Using clear, liquid colorants allows for the crystalline refraction of the salt to shine through but you CAN use non-bleeding colorants with the salt application. The picture on the left is from the "DESSERTS" SOAPS COLLECTION, the PEPPERMINT BARK soap. The saturation on this picture has NOT been enhanced. You can see how intense the color when using the non-bleeding colorants. This will make the bath salt cubes equally intense in color. However, to avoid the color seeping into the clear glycerin pour, you will need to stir-cool the soap before pouring it over the colored bath salts. Of course, such intense color could also result in slightly tinted bath water.
There are nearly as many variations to the bath salts and bath salt cubes as there are to soapmaking. You can add jojoba beads or herbs and botanicals; you can manipulate effects with the use of color and can, with the bath salt cubes, even achieve some level of shape. These individual variations can also be put together in countless combinations.

The addition of glycerin to the bath salts will, as you may surmise, give the bath salts a nice, lightly foaming effect when placed under running water. The bubbles are not as dramatic or as long-lasting as bubble bath, but do enhance the bath salt experience to a modest degree.

The examples of bath cubes I have shared all utilize clear glycerin. You are most certainly not limited to clear, any of the melt and pour glycerins can be used.

If you choose to include additives in your bath salt cube recipes, I would recommend that the additives be put into the melted glycerin and then poured over the bath salts. Stirring them into the glycerin assures that the additives will be coated in the glycerin and will adhere better to the bath salt.

The bath cubes I included all contained colored bath salts. You can leave the bath salts uncolored and use the glycerin to deliver color to the cube. For that matter, you can toss the bath salts with glycerin and allow to air dry without molding them into a cube. This would simply yield a modestly foaming bath salt. Again, the combinations and variations are almost endless.

Should you choose to put together gift baskets or need additional items for a holiday display, bath salts and bath salt cubes are an excellent option. The use of color, additives and fragrance can adapt them to virtually any occasion or holiday.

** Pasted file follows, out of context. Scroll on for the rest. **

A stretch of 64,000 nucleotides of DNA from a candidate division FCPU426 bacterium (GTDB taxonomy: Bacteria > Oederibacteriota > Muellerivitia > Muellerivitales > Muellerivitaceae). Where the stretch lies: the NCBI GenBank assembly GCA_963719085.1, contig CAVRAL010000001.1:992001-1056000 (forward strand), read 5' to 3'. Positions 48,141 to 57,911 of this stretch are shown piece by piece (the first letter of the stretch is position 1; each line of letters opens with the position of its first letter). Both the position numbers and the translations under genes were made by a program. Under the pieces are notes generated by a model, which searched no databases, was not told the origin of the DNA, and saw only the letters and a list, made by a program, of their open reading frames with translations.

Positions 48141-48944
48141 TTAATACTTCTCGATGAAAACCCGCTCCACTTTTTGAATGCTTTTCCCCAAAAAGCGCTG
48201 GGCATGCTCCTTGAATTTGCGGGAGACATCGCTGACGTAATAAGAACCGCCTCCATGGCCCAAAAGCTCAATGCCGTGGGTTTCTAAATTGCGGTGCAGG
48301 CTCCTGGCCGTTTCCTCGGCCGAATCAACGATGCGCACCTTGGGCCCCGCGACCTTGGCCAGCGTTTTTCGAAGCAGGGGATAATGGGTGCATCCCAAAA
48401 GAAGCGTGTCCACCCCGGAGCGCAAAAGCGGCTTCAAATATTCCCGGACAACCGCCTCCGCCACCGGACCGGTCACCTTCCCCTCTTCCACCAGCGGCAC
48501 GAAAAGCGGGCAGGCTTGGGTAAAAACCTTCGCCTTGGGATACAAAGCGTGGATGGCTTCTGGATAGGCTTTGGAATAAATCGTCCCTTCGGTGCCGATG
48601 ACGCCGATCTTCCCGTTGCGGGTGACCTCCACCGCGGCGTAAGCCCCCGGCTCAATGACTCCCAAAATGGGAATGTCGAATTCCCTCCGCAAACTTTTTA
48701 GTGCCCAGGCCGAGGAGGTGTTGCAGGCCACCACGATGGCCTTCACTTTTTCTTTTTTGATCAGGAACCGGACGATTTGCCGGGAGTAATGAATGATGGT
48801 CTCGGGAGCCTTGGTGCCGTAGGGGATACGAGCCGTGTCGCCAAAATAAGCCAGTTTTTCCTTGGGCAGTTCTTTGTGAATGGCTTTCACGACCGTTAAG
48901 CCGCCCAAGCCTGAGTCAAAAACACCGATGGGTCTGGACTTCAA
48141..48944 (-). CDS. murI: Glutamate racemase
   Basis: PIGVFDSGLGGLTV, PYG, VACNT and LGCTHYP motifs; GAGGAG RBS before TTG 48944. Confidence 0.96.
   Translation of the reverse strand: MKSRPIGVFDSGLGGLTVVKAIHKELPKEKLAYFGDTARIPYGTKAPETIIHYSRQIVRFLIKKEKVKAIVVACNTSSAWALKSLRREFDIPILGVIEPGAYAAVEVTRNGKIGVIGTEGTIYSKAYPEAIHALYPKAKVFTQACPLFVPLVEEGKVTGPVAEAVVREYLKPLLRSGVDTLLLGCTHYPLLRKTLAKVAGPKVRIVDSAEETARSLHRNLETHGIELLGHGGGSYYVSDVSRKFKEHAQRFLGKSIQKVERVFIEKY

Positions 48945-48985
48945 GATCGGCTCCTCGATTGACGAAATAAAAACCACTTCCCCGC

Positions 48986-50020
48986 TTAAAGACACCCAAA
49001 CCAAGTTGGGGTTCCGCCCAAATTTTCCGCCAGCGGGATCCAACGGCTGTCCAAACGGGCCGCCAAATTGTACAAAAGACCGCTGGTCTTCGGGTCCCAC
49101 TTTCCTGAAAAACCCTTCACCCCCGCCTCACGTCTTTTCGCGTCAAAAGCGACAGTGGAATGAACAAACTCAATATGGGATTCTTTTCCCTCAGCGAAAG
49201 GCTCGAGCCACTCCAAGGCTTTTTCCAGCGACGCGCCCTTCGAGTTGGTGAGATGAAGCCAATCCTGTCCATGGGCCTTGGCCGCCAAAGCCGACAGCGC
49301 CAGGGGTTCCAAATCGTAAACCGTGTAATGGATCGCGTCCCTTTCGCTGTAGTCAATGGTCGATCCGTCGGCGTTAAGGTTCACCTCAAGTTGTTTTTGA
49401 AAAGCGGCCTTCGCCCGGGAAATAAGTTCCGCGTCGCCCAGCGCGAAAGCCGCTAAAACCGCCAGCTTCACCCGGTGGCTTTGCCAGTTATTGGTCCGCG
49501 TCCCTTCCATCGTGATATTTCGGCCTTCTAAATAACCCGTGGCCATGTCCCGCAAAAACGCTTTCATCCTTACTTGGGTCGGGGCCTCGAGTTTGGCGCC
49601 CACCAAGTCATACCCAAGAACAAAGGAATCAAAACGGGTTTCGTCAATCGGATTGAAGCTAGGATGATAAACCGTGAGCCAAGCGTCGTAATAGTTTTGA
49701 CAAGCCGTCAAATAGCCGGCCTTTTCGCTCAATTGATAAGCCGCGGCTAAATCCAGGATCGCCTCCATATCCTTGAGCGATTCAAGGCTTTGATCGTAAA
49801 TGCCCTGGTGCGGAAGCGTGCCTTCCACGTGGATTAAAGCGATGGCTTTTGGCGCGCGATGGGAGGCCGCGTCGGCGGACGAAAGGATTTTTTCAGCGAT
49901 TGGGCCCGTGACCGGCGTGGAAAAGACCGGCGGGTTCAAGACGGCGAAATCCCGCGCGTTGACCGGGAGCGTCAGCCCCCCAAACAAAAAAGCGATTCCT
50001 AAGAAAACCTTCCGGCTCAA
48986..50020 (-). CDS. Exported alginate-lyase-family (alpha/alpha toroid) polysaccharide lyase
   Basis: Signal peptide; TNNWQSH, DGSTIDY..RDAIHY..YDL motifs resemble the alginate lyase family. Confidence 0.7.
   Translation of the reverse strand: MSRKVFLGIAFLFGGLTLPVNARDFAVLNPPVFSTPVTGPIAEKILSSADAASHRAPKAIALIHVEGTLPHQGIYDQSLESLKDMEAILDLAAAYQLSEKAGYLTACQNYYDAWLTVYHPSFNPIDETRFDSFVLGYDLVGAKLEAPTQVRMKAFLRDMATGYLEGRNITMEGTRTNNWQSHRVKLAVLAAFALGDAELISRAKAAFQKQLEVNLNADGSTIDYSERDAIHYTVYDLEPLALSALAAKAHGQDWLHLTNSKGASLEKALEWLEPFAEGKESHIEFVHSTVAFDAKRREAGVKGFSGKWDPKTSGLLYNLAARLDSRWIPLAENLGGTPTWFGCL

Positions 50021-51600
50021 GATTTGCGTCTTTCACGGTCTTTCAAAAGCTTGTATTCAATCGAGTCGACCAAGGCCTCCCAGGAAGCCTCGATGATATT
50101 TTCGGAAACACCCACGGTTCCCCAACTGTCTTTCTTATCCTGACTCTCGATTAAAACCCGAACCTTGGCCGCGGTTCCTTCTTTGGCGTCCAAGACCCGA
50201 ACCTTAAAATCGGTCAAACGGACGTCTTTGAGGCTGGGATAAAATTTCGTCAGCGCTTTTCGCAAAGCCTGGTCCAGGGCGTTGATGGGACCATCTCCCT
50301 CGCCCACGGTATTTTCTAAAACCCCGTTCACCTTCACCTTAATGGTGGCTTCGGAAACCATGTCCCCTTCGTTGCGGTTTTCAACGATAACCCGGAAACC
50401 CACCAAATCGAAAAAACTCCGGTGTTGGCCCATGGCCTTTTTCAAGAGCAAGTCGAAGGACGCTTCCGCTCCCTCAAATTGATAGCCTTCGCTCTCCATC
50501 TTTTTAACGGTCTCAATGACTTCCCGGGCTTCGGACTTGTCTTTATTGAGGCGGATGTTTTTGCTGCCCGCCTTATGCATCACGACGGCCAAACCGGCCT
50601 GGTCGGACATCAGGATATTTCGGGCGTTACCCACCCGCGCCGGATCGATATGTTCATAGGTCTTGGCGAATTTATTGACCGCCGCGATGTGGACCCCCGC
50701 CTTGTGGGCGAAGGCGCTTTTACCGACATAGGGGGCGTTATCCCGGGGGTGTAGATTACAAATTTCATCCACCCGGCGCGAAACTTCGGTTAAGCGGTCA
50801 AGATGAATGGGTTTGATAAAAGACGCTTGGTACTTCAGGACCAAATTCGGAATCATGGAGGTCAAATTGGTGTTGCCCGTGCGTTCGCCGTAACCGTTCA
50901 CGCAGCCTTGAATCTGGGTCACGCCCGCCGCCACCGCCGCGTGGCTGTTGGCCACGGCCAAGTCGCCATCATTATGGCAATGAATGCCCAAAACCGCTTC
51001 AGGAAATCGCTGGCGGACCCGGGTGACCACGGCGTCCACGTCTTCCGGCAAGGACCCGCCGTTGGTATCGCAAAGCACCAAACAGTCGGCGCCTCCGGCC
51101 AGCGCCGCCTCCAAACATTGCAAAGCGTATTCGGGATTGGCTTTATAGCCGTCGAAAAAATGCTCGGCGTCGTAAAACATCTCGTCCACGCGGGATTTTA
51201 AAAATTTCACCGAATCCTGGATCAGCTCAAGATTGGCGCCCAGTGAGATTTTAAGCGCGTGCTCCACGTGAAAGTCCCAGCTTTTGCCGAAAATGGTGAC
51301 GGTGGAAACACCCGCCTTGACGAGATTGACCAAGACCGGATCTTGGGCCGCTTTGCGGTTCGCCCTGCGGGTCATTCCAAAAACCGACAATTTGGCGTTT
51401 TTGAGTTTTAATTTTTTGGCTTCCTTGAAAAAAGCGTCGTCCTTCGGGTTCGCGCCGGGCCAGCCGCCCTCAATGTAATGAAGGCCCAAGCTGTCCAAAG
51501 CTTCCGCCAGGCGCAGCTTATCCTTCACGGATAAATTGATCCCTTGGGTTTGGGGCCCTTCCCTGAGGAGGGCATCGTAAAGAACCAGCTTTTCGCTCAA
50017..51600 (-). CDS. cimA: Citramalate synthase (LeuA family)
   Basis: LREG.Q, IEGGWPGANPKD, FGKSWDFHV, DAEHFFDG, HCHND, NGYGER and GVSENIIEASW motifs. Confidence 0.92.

After the bath salts were tinted with one drop of blue, clear, liquid colorant, about 1/2 to 3/4 ounce of clear glycerin was melted and tinted with one drop of blue, clear liquid colorant. With the blue bath salts on the ceramic tile work surface, the still-hot, clear, blue glycerin was poured over the bath salts. Almost immediately, the bath salts with glycerin was picked up with my fingers (it had cooled really quickly) and smushed into a square fondant cutter. The fondant cutter was packed tightly by pressing down with my fingers and as much of the bath salts and glycerin as possible was packed into the cutter.

The bath salt cube was allowed to set for about 15 minutes and was then gently unmolded from the cookie cutter. Any salt crystals not adhered by the glycerin will likely come loose when the cube is unmolded. Of course, you don't have to limit yourself to solid colored cubes. Some version of many soapmaking techniques can be carried over to making bath salt cubes. Naturally, there will have to be modifications to the process, but the results are still really satisfying.
​Never content to leave well enough alone, I further embellished the candy jar with stick-on, foam snowflakes in coordinated colors. As you can see from the picture below I also added matching ribbon and a label made on my computer that echoes the snowflake pattern and provides necessary information regarding the ingredients. As this will be a bathroom item, the label was laminated for moisture resistance.